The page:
Takeo province, which is in the southwest of Cambodia and shares an international border with Veit Nam, could be considered the “last mile” in local development. Also known as the “cradle of the Khmer civilization,” the province is subdivided into 10 districts, 100 communes and 1117 villages, with many of its population depending on subsistence farming, fishery, rice and fruit cropping to live. The rural household depends especially on the province’s rich agriculture and its related subsectors.
This is why four graduate students from a New York University (NYU) Wagner Capstone team conducted a field mission in Cambodia from January 10th to January 23rd, 2016 in Takeo and the capital, Phnom Penh. The aim of the field mission was to assess the constraints and opportunities to support the creation of a new phase of UNCDF’s LoCAL programme, which would integrate revenue-generating projects as well as private sector financing. The team investigated the potential to build upon existing LoCAL investments with these revenue-generating and private-financing aspects.
To gain a deeper understanding of the needs, capacities and desires of stakeholders, the team conducted several interviews in Takeo Province and Phnom Penh. In Takeo, the NYU team visited Daunkeo Municipality and Bati District to see LoCAL project sites, met with provincial, district and commune officials, LGCC II team members, and engaged with farmers and beneficiaries. In Phnom Penh, the team held a number of small group meetings and interviews to acquire an understanding of social enterprise efforts in Cambodia, access to finance and existing activities, which could be supported or replicated within a new LoCAL phase.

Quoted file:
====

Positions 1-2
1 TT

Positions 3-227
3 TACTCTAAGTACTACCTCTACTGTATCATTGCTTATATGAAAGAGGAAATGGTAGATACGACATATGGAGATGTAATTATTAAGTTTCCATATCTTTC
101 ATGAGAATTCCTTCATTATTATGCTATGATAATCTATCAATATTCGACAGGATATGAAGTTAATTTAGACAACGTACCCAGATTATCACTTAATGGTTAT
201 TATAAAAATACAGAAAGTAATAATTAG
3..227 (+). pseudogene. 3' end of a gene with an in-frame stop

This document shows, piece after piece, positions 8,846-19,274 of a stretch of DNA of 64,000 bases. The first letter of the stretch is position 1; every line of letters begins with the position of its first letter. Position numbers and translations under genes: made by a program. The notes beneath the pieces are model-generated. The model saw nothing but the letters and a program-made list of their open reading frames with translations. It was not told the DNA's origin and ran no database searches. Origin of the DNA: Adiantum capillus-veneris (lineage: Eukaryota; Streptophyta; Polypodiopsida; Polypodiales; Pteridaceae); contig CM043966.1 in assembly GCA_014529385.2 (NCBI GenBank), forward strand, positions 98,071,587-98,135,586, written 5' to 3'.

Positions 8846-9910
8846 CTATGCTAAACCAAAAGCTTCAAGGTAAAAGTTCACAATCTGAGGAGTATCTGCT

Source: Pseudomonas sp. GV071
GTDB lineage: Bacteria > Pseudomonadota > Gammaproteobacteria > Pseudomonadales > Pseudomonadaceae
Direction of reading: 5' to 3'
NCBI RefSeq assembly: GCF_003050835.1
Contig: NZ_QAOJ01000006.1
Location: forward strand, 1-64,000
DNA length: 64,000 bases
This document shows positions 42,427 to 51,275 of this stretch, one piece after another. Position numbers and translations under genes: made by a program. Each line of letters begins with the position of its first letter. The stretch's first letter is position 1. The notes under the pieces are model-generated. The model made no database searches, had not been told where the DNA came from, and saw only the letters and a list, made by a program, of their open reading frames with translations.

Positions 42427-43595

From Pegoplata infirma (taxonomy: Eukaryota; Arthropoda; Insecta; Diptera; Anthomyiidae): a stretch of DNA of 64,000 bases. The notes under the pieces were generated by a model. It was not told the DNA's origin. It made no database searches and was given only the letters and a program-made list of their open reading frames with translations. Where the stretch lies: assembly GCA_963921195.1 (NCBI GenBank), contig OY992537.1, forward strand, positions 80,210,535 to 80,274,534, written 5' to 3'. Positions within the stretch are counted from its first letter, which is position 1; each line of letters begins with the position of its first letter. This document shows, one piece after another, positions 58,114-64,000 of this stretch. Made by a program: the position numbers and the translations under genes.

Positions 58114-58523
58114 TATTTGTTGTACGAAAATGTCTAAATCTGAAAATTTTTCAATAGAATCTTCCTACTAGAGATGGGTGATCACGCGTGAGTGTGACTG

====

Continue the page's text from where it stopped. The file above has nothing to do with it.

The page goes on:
Iliana Maria Paul, an NYU Wagner graduate student, said: “We feel extremely fortunate to have had the opportunity to work with UNCDF's LoCAL programme in Cambodia. For most of us, it was our first time in the country and we enjoyed getting to know Cambodia's people and culture. Meeting with individuals from many different sectors gave us a variety of perspectives and we left each meeting feeling excited about new opportunities for LoCAL. Now that we are back in New York, we are working on putting the pieces of the puzzle together so we can make recommendations for how to innovate climate change adaptation financing at the local level in Cambodia and beyond.”
This collaboration between UNCDF and the graduate student team is part of an advanced graduate capstone project in international development at NYU’s Wagner School of Public Service. UNCDF has asked the NYU team to develop a methodology for LoCAL to leverage private investment and innovative finance, in order to establish local revenue-generating climate adaptation interventions. The expected outcomes of the team’s field mission will be used to develop recommendations to build on the UNCDF LoCAL model, with a focus on Takeo province.